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Free Citizen

This writer espouses individual liberty, free markets, and limited government.

Location: Jackson, Mississippi, United States

Tuesday, August 26, 2008

The Parties Oppose The "Open Primary"

The Hankster is an excellent blog which is "of, by and for Independents across America." Its publisher is my friend Nancy Hanks, who is a transplanted Southerner based in New York City. Yesterday Nancy posted a link to a column about Oregon's ballot initiative, Measure 65, which proposes a Louisiana-style "top two" (a.k.a. "open primary") election system for the Beaver State. This is my comment on that column:

Under "Reform," the headline on the piece about the Oregon ballot measure is misleading. NO political party supports Measure 65 (M65), since it would take away the parties' ability to officially nominate candidates.

Under this monstrosity, the top two vote-getters, regardless of party, advance to the runoff; this makes it nearly impossible for independents and small party candidates to reach the runoff and thus have a chance to be elected. The two final candidates are almost always a Democrat and a Republican, two Democrats, OR two Republicans.

In a system of party primaries, there is no limit to the number of independents who can run for each office in the general election, and that's the only campaign that an independent has to wage. In the "top two" system, in contrast: if lightning strikes and an independent makes the runoff, s/he then must wage a SECOND general election campaign.

That's another downside of the "top two" monstrosity: the top two finishers are forced to wage TWO general election campaigns; this makes campaigns more expensive and hence discourages candidates from running.

M65 hardly qualifies as "reform." In California (which has had nonpartisan ["top two"] county and municipal elections for nearly 100 years now), the voters rejected the "top two" for state offices in 1915 and for state AND congressional offices in 2004.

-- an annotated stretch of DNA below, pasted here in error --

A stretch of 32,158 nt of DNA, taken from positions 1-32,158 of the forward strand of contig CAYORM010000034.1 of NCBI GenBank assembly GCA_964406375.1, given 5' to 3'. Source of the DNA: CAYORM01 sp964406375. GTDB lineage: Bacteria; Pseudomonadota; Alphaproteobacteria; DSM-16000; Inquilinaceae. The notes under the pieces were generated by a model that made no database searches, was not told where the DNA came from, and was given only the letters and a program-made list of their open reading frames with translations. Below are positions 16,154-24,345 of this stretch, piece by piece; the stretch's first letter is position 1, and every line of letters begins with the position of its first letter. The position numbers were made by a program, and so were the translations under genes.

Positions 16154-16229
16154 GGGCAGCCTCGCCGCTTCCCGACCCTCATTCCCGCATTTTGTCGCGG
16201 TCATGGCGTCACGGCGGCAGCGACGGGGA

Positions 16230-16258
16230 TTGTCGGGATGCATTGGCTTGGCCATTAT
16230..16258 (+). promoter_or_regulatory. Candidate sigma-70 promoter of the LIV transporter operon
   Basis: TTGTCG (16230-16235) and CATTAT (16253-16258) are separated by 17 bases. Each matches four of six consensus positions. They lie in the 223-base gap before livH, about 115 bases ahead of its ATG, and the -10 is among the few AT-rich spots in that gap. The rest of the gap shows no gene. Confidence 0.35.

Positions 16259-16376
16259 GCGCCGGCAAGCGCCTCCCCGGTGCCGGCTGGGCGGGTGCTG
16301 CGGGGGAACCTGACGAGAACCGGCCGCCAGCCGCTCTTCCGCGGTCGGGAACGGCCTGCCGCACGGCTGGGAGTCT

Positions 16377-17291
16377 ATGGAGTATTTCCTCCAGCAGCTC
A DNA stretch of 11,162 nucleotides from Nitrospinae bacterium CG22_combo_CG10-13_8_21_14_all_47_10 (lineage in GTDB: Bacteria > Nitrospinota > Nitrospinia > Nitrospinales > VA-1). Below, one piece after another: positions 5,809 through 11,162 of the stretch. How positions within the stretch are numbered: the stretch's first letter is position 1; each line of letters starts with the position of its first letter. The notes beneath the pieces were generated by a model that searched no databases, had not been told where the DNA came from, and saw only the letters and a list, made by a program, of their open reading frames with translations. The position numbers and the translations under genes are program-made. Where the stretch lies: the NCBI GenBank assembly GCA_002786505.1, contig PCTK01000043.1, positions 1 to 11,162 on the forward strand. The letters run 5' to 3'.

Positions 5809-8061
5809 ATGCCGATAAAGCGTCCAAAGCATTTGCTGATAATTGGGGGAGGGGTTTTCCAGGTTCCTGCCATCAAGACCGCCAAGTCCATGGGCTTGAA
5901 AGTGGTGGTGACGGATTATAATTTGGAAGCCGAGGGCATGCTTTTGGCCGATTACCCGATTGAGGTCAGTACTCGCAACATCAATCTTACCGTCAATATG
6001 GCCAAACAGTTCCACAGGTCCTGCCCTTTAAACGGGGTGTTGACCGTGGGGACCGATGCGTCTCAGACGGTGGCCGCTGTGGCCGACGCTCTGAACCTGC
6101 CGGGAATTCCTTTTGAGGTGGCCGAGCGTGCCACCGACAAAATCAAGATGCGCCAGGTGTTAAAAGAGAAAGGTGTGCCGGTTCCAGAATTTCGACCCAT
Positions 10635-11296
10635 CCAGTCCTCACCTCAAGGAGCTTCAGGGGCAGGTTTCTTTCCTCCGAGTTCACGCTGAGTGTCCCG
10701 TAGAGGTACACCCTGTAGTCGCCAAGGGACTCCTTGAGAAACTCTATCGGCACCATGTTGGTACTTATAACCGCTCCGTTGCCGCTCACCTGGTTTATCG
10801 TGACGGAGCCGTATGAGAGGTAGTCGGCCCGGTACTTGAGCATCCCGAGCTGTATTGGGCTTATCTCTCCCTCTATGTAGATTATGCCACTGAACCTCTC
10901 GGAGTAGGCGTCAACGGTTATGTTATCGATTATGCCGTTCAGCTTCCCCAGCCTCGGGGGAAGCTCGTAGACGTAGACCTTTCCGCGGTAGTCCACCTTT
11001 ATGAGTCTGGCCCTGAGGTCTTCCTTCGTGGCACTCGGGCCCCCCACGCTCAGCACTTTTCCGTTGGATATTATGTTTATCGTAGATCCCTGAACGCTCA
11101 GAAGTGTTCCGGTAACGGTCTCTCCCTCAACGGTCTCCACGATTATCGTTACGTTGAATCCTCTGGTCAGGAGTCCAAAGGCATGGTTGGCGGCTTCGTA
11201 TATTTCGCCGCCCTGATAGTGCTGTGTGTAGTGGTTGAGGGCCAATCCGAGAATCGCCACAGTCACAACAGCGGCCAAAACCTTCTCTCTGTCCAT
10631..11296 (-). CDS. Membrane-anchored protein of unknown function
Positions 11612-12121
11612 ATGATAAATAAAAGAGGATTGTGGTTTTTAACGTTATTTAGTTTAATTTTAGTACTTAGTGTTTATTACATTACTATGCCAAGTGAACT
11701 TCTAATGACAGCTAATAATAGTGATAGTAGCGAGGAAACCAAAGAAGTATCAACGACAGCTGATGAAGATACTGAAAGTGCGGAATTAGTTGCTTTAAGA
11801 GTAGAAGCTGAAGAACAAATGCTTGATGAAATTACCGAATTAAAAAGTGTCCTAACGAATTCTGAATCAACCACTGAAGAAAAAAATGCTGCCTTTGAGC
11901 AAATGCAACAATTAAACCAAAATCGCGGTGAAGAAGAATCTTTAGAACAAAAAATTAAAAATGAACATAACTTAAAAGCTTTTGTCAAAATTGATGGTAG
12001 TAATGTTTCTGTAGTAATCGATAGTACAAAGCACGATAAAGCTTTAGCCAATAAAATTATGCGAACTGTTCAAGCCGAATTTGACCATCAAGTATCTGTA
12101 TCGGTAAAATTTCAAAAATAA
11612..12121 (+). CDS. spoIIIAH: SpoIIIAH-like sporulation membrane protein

When a small party's message is kept out of the final election, the party loses its main reason for existing (in a system of party primaries, to be sure, each party has the right to have one candidate for each office on the general election ballot).

Why should the voters be limited to only two choices for each office in the final, deciding election?


Anonymous Linda Williams said...

Oregon's top-two (misleadingly called an "open primary" by its sponsors) has many defects.

It silences third party movements which have historically brought ideas and vigor to the mainstream.

1. Destroys most minor parties in OR.

Under OR law most minor political parties maintain their legal status by running a candidate who gets 1% of the vote in a statewide general election (the alternative is a level of voter registration which few minor parties achieve, currently about 10,000 members). Since minor party candidates will never reach the general election ballot under this system, OR Greens, Peace, Working Families & Constitution parties will be dissolved. (Disclaimer here--altho I am chair of the Independent Party of Oregon, this is not "sour grapes." IPO has greatly exceeded registration requirement to remain viable, but the idea of censoring other minor parties and their issues is repugnant).